COLCOA Review: ‘YOU CHOOSE (L’EMBARRAS DU CHOIX)’ is the best romcom Renée Zellweger never starred in

Courtney Howard // Film Critic

YOU CHOOSE, 97, NR
Directed by: Eric Lavaine
Starring: Alexandra LamyArnaud DucretJamie Bamber, Anne Marivin, Sabrina Ouazani, Lionnel Astier, Jérôme Commandeur

You probably make at least 15 choices for yourself before you leave the house in the morning. What makes you go with oatmeal over a croissant, pants instead of a skirt, hair up or down, is all based on how you’re feeling. Imagine not being able to make decisions – from the major, all the way down to the minor. That’s how the forty-year-old protagonist at the center of YOU CHOOSE has lived her entire life. Co-writer-director Eric Lavaine’s script oscillates in humor from Woody Allen-inspired character neuroses to Richard Curtis-esque shenanigans. Not all of it works, but the stuff that does genuinely hits. With a handful of seldom-seen qualities, this French romcom is ripe for a British or American remake.

Juliette has never been able to make decisions on her own. She inherited this from her mother. Her life up until this point is one created by committee. After the death of her mother in 1992, her misanthropic father (Lionnel Astier) and her two best friends – single fashion blogger Sonia (Sabrina Ouazani) and married hairstylist Joelle (Anne Marivin) – are the jury she consults for advice. Her unwieldy indecisive mind has led her to botch romantic relationships – specifically a fiancé who recently dumped her when she didn’t help him with a bee sting. On the encouragement of her pals, she jumps back into the dating scene, head first, meet-cute-ing handsome Scottish banker Paul (Jamie Bamber) and handsome chef Etienne (Arnaud Ducret). Both men bring her love and happiness, but also crushing anxiety as now she’s gonna have to choose who to spend the rest of her life with.

Jamie Bamber and Alexandra Lamy in YOU CHOOSE. Courtesy of Pathe Distribution.

YOU CHOOSE’s tone resonates in the same key as BRIDGET JONES’ DIARY, perhaps even louder. Lavaine, along with cinematographer François Hernandez, really captures the look and vibrant, warm feeling of one of Curtis’ romcoms. Narratively speaking, there are many rare assets showcased here. Lavaine, Laure Hennequart and Laurent Turner (9 MONTHS STRETCH) lets their heroine be a mature forty-year-old woman, even though her quandary is typically reserved for twentysomethings. Though it would’ve been nice to see Juliette built out a bit more beyond this “disease” that seems to define her, it’s nice the filmmakers don’t waste any time getting to her main quest. It’s also valuable to see female friendship portrayed in a healthy light. Her pals are supportive of her, encouraging her when they can, making her realize her errors. There’s a funny clothing swap gag between Sonia and Juliette that’s legit funny because they play the outlandishness with a straight face. And Joelle’s “come to Jesus” talk with Juliette is very sweet without being too sugary or sappy. Sonia, who constantly has a string of suitors knocking down her door, is shown in a sex-positive light – which, despite being a character facet in MURIEL’S WEDDING (Australian) and FOUR WEDDINGS AND A FUNERAL (British), is still something rarely seen in American cinema. Plus, the inevitable “you lied to me” portion of the film – something that’s inescapable in a romcom – is handled with very clever craft and care.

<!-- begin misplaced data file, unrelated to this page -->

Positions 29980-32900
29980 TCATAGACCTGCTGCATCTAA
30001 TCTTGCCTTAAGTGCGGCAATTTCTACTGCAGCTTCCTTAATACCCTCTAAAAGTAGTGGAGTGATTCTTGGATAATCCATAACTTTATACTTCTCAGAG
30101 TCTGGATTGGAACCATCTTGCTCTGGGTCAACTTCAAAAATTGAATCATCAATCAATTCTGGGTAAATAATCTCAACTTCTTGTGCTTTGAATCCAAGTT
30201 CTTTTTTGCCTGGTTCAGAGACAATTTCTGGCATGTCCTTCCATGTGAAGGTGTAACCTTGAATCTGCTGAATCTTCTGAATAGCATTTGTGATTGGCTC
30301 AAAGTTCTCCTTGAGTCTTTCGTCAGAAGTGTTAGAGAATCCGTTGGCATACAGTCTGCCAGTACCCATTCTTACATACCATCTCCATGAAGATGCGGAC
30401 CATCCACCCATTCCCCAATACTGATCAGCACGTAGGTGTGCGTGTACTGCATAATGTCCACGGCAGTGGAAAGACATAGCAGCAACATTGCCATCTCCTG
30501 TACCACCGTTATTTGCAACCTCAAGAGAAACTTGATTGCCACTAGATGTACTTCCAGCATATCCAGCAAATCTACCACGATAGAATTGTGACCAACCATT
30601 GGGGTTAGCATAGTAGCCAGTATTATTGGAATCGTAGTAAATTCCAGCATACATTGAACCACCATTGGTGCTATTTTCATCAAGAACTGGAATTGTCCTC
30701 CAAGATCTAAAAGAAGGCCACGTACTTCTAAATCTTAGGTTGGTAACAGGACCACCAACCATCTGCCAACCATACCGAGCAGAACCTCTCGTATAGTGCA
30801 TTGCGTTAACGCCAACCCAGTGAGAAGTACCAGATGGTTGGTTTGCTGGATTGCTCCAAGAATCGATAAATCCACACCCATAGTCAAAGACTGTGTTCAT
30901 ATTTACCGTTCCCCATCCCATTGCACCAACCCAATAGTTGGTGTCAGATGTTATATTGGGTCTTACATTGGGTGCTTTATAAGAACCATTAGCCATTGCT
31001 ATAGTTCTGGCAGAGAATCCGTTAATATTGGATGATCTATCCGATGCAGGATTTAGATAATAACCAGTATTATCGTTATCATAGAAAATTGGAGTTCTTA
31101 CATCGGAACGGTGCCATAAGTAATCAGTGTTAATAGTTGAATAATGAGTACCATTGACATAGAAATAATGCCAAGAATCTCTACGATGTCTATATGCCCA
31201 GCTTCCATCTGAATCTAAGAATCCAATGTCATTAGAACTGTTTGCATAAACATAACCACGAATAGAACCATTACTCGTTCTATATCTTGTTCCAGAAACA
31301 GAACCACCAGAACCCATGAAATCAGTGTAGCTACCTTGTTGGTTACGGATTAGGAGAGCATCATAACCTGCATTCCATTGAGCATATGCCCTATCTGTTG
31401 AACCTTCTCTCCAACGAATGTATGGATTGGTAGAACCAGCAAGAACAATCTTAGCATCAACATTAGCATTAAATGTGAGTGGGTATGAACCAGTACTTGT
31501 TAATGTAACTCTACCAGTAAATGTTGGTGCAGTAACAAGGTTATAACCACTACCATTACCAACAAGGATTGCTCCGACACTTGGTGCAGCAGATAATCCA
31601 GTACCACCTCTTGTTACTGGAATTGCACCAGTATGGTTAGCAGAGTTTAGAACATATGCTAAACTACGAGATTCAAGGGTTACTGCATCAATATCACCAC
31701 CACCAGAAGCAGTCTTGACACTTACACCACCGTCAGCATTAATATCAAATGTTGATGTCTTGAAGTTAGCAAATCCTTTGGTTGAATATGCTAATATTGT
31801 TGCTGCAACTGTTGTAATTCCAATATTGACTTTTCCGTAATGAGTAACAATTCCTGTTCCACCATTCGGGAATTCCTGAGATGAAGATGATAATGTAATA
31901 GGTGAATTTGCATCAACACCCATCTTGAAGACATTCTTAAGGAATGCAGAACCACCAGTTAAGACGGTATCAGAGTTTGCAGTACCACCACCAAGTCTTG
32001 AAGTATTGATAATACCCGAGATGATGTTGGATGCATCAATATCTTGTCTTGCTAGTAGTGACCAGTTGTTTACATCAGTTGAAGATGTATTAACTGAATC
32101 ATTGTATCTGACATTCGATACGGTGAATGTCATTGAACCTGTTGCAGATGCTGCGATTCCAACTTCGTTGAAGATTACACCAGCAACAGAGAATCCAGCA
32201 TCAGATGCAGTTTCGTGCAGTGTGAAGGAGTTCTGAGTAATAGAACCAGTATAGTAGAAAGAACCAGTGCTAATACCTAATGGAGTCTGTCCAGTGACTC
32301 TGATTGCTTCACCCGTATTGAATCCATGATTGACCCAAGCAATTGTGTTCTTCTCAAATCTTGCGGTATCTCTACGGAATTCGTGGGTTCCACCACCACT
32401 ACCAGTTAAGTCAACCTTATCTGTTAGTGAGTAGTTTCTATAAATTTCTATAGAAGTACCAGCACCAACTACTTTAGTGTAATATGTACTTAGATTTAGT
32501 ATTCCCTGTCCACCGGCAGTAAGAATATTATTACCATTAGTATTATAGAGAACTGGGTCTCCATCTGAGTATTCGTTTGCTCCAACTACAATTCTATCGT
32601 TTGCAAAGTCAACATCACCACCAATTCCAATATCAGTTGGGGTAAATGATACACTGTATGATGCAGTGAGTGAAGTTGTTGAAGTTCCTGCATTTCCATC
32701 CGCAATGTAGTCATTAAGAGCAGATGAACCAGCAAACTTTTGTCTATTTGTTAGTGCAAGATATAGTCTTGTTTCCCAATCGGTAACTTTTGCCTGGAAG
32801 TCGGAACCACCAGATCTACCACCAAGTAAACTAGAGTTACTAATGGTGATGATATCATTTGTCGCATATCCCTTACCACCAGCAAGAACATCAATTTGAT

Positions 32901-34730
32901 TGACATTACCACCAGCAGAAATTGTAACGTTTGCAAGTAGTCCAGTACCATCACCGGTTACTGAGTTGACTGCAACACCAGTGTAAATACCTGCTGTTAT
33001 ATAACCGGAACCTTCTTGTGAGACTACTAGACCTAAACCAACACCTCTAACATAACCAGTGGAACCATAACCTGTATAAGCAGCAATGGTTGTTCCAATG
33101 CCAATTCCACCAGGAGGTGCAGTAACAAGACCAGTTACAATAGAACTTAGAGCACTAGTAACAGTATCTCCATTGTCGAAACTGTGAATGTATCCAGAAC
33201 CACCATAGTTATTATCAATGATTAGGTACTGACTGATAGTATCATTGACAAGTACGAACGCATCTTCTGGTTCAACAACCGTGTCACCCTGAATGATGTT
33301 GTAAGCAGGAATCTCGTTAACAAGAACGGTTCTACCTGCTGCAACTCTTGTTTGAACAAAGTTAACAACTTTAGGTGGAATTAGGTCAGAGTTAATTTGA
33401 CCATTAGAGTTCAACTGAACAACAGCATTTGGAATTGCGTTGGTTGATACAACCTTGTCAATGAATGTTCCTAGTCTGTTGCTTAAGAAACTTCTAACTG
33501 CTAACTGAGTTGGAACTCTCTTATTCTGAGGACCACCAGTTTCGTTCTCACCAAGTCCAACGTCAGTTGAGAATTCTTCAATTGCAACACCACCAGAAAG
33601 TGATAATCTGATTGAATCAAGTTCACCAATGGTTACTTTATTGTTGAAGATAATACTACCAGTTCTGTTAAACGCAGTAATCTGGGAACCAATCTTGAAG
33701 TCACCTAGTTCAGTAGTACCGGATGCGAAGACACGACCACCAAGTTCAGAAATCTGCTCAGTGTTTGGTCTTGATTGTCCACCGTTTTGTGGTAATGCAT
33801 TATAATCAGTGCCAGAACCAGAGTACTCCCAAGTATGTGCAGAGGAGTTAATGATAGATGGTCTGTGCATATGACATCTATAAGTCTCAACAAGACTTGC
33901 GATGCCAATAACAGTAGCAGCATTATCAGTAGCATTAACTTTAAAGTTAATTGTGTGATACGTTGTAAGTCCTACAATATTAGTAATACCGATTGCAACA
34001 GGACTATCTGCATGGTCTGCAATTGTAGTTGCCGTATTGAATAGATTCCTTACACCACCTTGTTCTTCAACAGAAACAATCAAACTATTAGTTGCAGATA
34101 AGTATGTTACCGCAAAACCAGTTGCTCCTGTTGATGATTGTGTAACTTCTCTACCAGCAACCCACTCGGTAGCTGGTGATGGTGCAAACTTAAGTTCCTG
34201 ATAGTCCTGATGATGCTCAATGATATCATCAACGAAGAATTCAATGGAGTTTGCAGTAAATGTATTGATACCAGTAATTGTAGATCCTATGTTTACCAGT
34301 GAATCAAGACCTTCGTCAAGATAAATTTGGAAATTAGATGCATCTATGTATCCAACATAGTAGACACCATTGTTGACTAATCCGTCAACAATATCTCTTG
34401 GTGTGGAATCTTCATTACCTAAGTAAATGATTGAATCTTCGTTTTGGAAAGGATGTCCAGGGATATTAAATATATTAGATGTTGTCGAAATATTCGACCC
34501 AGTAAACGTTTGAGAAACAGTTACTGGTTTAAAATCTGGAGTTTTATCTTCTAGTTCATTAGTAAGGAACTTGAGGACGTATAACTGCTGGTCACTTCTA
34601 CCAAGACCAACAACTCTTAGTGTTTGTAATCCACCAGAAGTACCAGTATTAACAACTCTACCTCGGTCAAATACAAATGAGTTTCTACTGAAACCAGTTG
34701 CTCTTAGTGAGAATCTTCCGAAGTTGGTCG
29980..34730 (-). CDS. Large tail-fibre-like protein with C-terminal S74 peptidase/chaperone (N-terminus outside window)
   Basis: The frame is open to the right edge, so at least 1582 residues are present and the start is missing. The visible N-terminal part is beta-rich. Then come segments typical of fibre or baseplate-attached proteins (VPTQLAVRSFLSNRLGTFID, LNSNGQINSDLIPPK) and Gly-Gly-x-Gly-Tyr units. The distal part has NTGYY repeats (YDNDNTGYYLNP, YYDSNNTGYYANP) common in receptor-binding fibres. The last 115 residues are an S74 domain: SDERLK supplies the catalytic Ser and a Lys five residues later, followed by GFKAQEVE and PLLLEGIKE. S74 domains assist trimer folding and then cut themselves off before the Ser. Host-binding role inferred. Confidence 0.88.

That said, the character quirks and eccentricities can be too much, feeling like it’s quirk for quirk’s sake rather than endemic to their souls. Individually, Joelle and Sonia could use more narrative support, establishing them with greater fortitude outside of their neuroses – Joelle with her insistence on others’ speaking English when she herself can’t, and Sonia with her string of suitors and job. Even though it does have sneaky character-driven relevance in the 3rd act, by the time they introduce Joelle’s unemployed husband Philippe (Jérôme Commandeur), who’s been training their cat to give high-fives, the film’s quirk limit has been exceeded. And while it eventually winds up speaking to a universal mid-life crisis, Juliette’s a-ha moment feels like it’s ten years too late.

Nevertheless, all these things could be tweaked in a remake as there’s a fairly strong foundation on which to build.

Grade: B-/ C+

YOU CHOOSE played ColCoa on May 2. It currently has no US distribution, however, someone should snap up the remake rights.

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